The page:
Legendary harmonica player Larry Adler, who enjoyed a highly successful seven-decade career despite being blacklisted during the McCarthy era, died Monday night in London’s St. Thomas Hospital following a battle with cancer. He was 87.

Baltimore-born Adler was considered a virtuoso on his instrument and worked with everyone from George Gershwin to Kate Bush to Sting to Vaughan Williams to most recently Welsh pop group Catatonia.

Adler scored a number of features, including 1953’s “Genevieve” – for which he was nominated for an Oscar – and “A High Wind In Jamaica” (1965). He also appeared as himself in a number of movies.

Adler had been accused of pro-communist sympathies prior to his move to the U.K., and was admired for electing to leave rather than accuse any of his colleagues.

Adler’s autobiography, “It Ain’t Necessarily So,” was published in 1985.

Arguably the most celebrated harmonica player in history, Adler was an orthodox Jew trained in religious music. He became a cantor by the age of 10 and learned to play piano and the mouth-organ by ear from listening to 78 rpm records.

Expelled from the Peabody Conservatory of Music, he won the Maryland Harmonica Championship in 1927 and soon ran away to New York where he joined one of the Paramount units, performing in movie houses between features.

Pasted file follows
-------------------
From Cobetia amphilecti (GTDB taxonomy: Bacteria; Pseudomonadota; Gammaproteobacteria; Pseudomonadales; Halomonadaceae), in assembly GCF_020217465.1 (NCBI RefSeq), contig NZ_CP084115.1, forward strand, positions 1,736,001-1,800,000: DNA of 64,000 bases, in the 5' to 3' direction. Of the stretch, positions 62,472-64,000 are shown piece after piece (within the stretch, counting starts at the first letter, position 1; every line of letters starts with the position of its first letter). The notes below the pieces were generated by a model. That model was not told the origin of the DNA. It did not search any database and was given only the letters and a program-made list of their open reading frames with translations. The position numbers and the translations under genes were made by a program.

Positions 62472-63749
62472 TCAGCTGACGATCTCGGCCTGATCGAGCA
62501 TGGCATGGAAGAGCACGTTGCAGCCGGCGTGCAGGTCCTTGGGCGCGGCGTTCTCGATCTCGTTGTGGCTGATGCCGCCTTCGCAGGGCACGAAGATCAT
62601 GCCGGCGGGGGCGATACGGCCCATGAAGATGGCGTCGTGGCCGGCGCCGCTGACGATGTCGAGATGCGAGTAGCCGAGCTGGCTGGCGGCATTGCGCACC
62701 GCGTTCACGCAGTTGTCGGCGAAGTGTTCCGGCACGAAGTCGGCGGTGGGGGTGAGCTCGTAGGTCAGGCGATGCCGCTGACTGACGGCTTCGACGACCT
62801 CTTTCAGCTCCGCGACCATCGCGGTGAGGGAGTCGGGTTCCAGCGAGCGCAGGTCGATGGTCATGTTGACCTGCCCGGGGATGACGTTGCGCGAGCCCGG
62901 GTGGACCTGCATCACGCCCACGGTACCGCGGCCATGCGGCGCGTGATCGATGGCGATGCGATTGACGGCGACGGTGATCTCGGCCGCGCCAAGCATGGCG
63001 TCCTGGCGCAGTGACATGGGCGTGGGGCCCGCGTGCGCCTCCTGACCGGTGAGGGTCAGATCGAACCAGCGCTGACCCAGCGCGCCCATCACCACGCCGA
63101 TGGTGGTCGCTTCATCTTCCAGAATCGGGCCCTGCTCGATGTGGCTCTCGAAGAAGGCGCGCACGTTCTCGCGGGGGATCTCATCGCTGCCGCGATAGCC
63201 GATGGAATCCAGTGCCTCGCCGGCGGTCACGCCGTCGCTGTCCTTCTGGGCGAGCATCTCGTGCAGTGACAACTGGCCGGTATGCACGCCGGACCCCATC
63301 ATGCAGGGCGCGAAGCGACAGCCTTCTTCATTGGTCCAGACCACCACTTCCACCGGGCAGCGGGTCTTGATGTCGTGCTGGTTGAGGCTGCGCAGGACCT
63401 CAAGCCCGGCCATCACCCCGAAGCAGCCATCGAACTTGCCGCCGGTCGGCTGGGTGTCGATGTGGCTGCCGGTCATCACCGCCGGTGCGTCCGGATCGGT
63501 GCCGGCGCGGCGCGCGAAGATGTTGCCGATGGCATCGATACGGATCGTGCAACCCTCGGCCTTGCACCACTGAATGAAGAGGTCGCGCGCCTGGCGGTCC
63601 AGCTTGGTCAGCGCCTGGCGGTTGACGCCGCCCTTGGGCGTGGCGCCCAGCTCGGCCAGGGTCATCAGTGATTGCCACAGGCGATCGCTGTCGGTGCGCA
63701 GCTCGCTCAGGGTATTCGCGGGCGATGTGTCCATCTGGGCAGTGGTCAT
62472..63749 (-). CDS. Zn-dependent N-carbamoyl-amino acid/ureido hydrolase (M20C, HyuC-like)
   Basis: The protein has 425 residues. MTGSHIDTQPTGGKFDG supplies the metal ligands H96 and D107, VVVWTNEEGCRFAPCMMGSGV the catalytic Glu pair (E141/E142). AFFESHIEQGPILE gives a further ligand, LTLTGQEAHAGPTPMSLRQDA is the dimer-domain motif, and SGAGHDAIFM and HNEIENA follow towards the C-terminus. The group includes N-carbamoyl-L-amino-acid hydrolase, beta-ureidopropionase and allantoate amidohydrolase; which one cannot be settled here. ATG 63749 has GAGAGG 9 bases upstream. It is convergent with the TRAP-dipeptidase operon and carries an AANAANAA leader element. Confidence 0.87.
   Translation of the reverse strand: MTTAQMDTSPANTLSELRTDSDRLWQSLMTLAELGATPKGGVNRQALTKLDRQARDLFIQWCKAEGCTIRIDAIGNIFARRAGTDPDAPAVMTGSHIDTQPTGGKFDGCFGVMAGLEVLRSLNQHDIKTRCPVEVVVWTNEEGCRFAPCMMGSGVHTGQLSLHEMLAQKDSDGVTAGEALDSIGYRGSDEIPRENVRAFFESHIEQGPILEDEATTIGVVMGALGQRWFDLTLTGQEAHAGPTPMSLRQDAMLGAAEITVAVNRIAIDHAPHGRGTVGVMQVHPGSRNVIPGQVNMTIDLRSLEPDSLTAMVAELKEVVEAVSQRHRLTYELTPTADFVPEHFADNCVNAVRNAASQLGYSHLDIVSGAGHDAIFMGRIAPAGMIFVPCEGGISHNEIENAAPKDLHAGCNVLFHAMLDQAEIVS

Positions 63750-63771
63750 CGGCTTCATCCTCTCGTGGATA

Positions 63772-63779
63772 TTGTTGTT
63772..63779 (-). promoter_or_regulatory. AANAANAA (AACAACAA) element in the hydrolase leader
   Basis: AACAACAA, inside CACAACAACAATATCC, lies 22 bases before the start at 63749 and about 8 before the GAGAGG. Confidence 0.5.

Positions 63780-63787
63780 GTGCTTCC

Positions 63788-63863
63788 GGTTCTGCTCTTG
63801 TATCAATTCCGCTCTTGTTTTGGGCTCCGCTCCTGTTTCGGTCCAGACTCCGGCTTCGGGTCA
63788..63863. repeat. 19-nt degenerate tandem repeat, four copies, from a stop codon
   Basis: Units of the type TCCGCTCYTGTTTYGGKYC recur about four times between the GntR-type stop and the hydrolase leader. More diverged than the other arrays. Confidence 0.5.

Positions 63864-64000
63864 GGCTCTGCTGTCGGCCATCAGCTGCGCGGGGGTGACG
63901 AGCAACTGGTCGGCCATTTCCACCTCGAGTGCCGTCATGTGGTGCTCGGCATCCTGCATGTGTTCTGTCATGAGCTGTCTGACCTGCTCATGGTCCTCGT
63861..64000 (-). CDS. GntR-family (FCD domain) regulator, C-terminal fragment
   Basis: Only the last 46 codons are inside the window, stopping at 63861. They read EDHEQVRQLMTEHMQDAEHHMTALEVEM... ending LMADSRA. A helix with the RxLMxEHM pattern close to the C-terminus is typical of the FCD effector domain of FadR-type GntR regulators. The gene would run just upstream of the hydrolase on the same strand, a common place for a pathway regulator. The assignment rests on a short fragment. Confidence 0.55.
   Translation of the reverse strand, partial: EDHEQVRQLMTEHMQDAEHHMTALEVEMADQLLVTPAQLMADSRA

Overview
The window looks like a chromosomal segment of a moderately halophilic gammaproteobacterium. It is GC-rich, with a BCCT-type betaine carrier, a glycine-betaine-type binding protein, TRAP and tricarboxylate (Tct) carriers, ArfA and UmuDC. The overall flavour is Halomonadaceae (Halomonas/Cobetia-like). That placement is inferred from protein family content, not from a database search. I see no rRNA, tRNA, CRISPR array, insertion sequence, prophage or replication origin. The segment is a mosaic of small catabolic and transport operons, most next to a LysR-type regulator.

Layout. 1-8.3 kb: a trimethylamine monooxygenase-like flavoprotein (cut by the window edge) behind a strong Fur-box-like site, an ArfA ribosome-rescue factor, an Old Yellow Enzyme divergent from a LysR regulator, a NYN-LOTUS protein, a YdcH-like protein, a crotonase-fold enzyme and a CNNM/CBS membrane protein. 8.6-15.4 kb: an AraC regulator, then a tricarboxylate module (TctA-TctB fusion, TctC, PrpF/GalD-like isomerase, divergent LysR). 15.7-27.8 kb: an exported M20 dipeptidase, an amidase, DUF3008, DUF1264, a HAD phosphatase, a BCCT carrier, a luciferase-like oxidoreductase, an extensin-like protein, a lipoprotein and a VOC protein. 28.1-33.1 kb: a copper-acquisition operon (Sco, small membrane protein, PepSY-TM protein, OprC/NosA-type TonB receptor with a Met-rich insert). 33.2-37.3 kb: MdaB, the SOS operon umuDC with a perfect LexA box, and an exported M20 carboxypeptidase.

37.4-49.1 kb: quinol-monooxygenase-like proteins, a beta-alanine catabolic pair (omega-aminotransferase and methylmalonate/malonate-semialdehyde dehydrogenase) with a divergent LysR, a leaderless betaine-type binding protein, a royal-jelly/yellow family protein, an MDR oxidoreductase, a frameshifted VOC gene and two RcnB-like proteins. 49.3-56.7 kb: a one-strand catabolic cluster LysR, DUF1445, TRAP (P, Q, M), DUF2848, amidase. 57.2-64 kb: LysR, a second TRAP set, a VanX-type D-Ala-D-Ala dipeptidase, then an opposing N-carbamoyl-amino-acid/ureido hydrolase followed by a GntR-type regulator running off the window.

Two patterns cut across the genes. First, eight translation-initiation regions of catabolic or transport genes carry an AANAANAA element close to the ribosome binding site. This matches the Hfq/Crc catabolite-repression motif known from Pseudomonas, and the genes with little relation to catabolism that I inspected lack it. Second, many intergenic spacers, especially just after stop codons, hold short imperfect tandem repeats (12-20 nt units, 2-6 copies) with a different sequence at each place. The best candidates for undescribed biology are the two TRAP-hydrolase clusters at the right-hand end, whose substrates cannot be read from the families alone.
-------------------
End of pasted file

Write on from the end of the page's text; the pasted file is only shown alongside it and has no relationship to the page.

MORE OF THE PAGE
Adler performed in vaudeville, appearing in the Lew Leslie Revue and on Broadway worked on stage with Eddie Cantor and accompanied Fred Astaire in Florenz Ziegfeld’s “Smiles.”

Introduced to George Gershwin through orchestra leader Paul Whiteman, Adler became a Gershwin devotee for life. He eventually made definitive recordings of Gershwin’s works including “Porgy and Bess” and “Rhapsody in Blue.”

In 1934, Adler enjoyed specialty roles on stage in “Flyin’ Colors” and in the Paramount film, “Many Happy Returns” in which he was backed by Duke Ellington’s orchestra.

During World War II, Adler entertained Allied troops in North Africa and the Middle East with such luminaries as Jack Benny and Carole Landis. By the time of the Korean War, Adler had gained a reputation as a high profile liberal and found himself on Senator McCarthy’s blacklist. Rather than name names, he moved to England only to find that the “Red scare” had follwed him there.

In 1954, he was forced by the Rank film organization to give up his billing rights on U.S. prints of of the film “Genevieve” for which he had written the musical score. When the film was nominated for an Oscar, an embarrassed Rank offered orchestra conductor Muir Mathieson’s name as the composer.

In 1963, Adler appeared as a soloist at the Edinburgh Festival and performed for the first time “Lullaby Time,” a string quartet written by George Gershwin in 1921 which was presented to Adler by Ira Gershwin.

In 1988, Adler appeared at New York’s Ballroom club with Harold Nicholas, one half of the famous dance team, the Nicholas Brothers.

Adler made a guest appearance on Sting’s 1993 album, “Ten Summoner’s Tales” and Sting later appeared on Adler’s 80th birthday celebration album, “The Glory of Gershwin,” whcih also included such pop stars as Meat Loaf, Kate Bush, Peter Gabriel and Sinead O’Connor.

Late in 1994, Adler embarked on a “A Living Legend-The Final Tour” and two years later appeared at a few of the same venues including Japan, Australia and New Zealand. In 1998, he presented the BBC Radio 2 series “Larry Adler’s Century.”

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